Using Video Game Footage - Part 2c
Bink and Smacker
I really don’t play computer games all that much, but normally watch the cut scenes of my friends games as they play. The games I have extracted video from are: Diablo 2, Wing Commander 3, Star Craft and Wing Commander Privateer 2. A lot of full motion previews that are distributed on the Internet also use Smacker or Bink.
Computer games have been around since the computer, or at least a short amount of time after it. The original games were text based, with creative writing providing the imagery. Static images came next, followed by not so static. Most modern computer games have as much money invested in the cut scenes as in the game engine itself, as this has become expected. Some games render their cut scenes in real time, but most use canned full motion video. The clips used in games are beginning to rival movie studios in budget, and animation studios in quality.
A lot of games use Bink and Smacker as their video CODEC, though most on windows use AVI. If a game uses AVI, then you are set. Extract the AVI files, and make sure you have the CODEC to read them. On the other hand if there are a series of .SMK or .BNK files, they more than likely use Bink or Smacker. Some games might use some other format, which is up to you to research and convert. There can be as many game formats as there are games.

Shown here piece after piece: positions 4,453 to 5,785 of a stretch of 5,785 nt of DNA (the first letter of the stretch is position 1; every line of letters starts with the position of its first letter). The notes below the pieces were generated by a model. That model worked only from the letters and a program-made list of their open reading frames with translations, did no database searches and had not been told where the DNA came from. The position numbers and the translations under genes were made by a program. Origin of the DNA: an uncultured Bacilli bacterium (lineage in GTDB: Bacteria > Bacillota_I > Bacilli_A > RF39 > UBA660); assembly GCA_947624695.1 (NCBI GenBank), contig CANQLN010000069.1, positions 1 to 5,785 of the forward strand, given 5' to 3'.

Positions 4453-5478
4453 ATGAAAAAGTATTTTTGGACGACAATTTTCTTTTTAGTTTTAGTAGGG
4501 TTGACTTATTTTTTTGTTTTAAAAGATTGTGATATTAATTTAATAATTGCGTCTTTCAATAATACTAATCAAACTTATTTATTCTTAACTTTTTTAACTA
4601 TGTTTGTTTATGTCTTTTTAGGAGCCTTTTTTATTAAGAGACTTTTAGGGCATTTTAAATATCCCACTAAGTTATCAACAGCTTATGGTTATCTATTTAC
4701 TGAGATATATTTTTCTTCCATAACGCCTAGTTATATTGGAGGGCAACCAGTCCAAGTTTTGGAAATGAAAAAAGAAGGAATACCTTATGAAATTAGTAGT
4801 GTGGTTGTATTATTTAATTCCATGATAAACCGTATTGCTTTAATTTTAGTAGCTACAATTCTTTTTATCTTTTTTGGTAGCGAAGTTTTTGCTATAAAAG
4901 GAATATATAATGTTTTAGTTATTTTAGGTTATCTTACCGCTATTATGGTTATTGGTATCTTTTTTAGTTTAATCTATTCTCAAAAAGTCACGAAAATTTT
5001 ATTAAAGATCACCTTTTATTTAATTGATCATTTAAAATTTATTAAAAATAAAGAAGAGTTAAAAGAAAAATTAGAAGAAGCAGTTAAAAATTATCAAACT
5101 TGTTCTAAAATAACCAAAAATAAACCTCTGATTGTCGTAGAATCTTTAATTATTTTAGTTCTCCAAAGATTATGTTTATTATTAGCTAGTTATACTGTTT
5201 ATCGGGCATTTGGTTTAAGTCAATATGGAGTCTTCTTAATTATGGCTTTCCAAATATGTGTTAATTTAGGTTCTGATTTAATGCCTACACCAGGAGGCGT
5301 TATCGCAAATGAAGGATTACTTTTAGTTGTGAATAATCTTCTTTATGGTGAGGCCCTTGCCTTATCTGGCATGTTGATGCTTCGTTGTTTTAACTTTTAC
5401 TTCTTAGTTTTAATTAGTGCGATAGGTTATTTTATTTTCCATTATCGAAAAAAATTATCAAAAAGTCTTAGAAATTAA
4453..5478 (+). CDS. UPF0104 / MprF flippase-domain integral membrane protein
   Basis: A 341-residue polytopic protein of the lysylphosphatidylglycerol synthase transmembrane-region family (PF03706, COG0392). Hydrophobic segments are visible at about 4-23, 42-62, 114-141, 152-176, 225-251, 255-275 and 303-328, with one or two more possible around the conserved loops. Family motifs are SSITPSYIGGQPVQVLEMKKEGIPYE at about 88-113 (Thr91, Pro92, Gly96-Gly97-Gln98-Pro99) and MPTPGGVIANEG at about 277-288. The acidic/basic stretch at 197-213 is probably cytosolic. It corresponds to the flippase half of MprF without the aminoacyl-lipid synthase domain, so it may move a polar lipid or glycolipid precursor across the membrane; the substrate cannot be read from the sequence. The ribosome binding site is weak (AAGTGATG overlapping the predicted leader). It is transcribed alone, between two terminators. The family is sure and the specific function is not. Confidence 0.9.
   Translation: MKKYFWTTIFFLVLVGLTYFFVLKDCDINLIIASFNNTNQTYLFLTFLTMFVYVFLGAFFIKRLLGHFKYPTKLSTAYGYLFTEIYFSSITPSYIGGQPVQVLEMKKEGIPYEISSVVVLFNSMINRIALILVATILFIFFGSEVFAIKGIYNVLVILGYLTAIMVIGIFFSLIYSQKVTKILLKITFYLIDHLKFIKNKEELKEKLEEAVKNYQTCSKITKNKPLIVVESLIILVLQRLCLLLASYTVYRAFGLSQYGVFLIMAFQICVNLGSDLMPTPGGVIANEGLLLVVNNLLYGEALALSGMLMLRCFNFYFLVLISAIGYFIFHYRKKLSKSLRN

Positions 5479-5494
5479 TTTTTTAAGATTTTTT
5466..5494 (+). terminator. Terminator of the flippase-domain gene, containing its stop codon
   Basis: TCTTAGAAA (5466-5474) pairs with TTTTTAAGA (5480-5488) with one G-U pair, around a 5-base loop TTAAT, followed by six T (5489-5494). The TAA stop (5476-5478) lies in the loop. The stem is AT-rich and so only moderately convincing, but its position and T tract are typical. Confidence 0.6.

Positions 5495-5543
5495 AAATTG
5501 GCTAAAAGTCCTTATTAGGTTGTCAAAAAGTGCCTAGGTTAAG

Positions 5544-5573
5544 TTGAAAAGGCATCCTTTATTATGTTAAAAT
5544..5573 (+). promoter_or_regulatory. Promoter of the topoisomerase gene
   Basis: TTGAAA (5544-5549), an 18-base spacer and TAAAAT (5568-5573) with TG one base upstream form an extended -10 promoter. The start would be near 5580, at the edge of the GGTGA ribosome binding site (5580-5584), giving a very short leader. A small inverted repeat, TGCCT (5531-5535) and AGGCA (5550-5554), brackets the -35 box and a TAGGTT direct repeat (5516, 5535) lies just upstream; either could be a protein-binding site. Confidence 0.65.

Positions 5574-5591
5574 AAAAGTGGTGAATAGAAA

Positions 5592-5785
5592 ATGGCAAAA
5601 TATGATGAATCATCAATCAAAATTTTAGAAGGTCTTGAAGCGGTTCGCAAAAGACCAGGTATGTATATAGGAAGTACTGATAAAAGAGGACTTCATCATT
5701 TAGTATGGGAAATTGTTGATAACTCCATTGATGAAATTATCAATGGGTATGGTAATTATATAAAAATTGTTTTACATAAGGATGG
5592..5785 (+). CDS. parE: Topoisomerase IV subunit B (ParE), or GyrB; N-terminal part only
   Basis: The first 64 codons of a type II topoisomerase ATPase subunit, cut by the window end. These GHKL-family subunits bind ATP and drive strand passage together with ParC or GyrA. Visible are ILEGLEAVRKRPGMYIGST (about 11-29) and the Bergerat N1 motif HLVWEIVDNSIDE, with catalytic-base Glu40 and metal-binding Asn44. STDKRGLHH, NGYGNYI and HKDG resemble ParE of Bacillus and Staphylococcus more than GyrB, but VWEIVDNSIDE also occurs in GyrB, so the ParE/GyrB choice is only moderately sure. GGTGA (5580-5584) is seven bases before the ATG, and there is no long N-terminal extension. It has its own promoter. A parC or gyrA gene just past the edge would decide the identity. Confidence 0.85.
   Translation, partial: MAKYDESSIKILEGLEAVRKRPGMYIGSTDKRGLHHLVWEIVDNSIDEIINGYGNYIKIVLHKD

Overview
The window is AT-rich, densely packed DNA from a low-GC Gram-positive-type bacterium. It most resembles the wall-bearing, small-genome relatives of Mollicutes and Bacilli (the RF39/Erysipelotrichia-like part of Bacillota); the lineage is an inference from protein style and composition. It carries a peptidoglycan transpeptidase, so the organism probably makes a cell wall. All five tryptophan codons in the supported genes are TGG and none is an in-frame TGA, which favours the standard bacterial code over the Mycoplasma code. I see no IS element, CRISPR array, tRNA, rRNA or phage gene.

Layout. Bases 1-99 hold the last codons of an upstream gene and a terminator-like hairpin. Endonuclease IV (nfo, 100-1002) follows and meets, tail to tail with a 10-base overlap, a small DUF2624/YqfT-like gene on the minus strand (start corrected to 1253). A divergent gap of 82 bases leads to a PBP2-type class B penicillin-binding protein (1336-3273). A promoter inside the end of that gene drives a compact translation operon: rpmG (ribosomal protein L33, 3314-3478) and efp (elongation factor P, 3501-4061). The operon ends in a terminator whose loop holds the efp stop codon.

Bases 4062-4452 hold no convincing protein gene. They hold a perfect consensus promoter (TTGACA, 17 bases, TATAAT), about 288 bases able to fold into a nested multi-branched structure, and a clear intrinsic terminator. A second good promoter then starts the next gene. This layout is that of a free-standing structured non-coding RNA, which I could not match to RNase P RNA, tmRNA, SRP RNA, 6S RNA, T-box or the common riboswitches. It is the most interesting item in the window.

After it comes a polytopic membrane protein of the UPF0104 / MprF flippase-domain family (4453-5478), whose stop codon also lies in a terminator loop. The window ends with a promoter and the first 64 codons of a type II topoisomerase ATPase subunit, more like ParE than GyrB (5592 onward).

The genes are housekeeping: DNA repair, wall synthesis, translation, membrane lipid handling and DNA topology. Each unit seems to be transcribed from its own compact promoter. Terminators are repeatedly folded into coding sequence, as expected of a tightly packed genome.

The location of the video files might also be a bit of a challenge to find. Blizzard (the makers of Diablo 2) uses a proprietary storage solution called MPQ. I had to first find an MPQ viewer and extraction utility to extract the Bink files from the game. Each game will more than likely require a level of effort to find them, again, this can be half the fun.
Don’t be afraid to explore, and sometimes a HEX editor can be your best friend. For one of the Diablo 2 previews, I had to take a HEX editor and search for the SMK header with in the file, and extract from it. In the end, it is not how you get the files, it is that you get them, and that is what counts.
Once you have the files, use the Rad Game Tools application to convert them to AVI files.
Do not mess with any of the settings, accepting all of the defaults until it asks you for a CODEC. Once you
get to that point choose Huffyuv. Something you might want to consider is distributing your videos in the
Bink or Smacker format, but you then lose the cross platform aspects. The compression on Bink is amazing, it uses wavelet
modified MPEG-2 based compression.
Once you have converted the cut scenes to AVI files, you are complete. These will act as the “original” files for the next step.